By Chris Lane
By Jeff Balke
By Aaron Reiss
By Angelica Leicht
By Dianna Wray
By Aaron Reiss
By Camilo Smith
By Craig Malisow
Eckels acknowledges going on the trip and bunking in a hunting lodge with the above-mentioned company, but says there was no discussion of Edmonds' candidacy. The trip, he adds, will have no bearing on his choice for the commission, which he has not yet made.
The Middleton slot is widely viewed as the African-American seat on the commission, and Eckels until now has been loath to make himself a whole new set of political enemies by supporting Edmonds. The judge claims Middleton is a good friend, if not a hunting partner, but points out that he has been on the commission for 18 years, well past the 12-year term limit on county appointees the judge supports. Eckels' proposal to limit the terms of county appointees was voted down by Commissioners Court last week while the judge was home nursing an injury he sustained bicycling.
Eckels has been trying to replace Metro chairman Billy Burge, a county appointee whose term expired more than a year ago, but has been blocked by Commissioners Steve Radack, El Franco Lee and Jerry Eversole. In retaliation, Eckels says he won't move on the Port Commission appointment until the Burge matter is resolved. So far no one has suggested the obvious compromise: putting Burge on the Port Commission and sending Middleton to Metro.
I Shot the Sheriff (with County Equipment)
It helps to be the incumbent, even if you didn't get elected to the post. Sheriff Tommy Thomas took full advantage of his appointed position last week to use county jail facilities and personnel for the shooting of a campaign video. One attorney visiting a client in the hoosegow says a jail employee told him access to elevators would be temporarily blocked while consultant Jim Culberson's video crew shot footage for a Thomas law-and-order spot. Later, Thomas' folks used sheriff's department cars and a MAP (Motorist Assistance Program) van as visuals for an outdoor action scene.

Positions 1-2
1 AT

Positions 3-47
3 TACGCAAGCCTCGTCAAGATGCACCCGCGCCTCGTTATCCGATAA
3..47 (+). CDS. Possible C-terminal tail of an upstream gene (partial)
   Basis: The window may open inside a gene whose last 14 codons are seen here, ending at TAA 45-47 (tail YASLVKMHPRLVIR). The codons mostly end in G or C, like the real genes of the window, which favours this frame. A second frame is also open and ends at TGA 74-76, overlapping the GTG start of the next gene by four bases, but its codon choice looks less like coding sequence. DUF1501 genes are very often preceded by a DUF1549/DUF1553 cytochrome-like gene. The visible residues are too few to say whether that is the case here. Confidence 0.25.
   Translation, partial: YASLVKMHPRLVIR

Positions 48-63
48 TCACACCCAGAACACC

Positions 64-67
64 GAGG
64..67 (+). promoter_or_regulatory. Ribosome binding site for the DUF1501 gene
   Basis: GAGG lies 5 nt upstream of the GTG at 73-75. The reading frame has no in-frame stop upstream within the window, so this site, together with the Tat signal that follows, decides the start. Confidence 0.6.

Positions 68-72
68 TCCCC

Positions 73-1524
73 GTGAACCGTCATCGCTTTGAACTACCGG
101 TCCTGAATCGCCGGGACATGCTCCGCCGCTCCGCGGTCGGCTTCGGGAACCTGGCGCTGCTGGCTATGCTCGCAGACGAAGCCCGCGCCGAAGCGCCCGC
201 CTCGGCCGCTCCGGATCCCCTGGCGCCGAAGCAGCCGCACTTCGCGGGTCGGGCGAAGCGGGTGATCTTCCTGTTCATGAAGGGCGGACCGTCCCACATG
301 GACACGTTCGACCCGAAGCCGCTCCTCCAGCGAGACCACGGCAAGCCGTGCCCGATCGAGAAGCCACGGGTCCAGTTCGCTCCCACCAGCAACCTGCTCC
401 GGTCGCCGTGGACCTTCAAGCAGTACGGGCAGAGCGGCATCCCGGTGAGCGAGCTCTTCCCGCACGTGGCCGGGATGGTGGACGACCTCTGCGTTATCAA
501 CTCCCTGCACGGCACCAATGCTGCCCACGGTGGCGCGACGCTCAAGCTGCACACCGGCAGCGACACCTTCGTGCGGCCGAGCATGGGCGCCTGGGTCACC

Thomas spokesman Captain Don McWilliams says jail operations were not disrupted during the filming and that employees who participated "did so on their own time." Thomas campaign manager Mary Easterly says she consulted with a lawyer at the Texas Ethics Commission, who, according to Easterly, opined that there was no problem in using county equipment as props. "The sheriff is the sheriff," says Easterly. "If he was doing something with county equipment and he wasn't the sheriff, it would be misleading."
In other words, Thomas' Democratic opponent, Bruce Marquis, can forget about requesting department equipment to spice up his own television ads, presuming he has the campaign money to produce them.
Where the Money Is ... and Isn't
Despite all that rhetoric emanating from President Clinton last week about carrying Texas, his campaign isn't putting its money where Clinton's mouth was. In fact, some Houston Democrats figure the Clinton-Gore campaign is effectively punting Texas to Bob Dole, much as the president's guys did in 1992 against George Bush.
Texans have contributed at least $9 million to Clinton's campaign, with most of it coming from Houston, including an estimated $1.5 million raised at the bash last week at the Memorial home of restaurant magnate Tilman Fertitta. But only $2.5 million of that amount has been earmarked for the re-election effort in the state. No television advertising has been booked for the Houston market, despite the fact that endangered Congressman Ken Bentsen needs all the help he can get in turning out the Democratic vote in the newly rejiggered 25th District. (Clinton ads are running in the less expensive East Texas market.)
Only $75,000 from the Democrats' national campaign is committed to get-out-the-vote efforts in Houston's heavily black precincts, a paltry appropriation that rankles Councilman Jew Don Boney. The director of Clinton's Texas Victory '96 organization, Steve Gutow, found himself the target of Boney's invective at a recent meeting at TSU, where the councilman reportedly threatened to lead a picket line at county Democratic headquarters if funding priorities don't change. Boney later toned down his rhetoric but not the message. "Not only is the re-election of Clinton-Gore important, but also the elections down the partisan ballot," says Boney. "I'm talking about the judicial campaign, and the judicial candidates do not have much funds." Boney says if the Democrats expect to win, they have to take African-Americans on as full partners, rather than taking the vote for granted and funneling money elsewhere.
Boney does have a vested interest in the outcome: he's planning to work as a paid consultant turning out the black vote for the judicial campaigns of two Democratic candidates.
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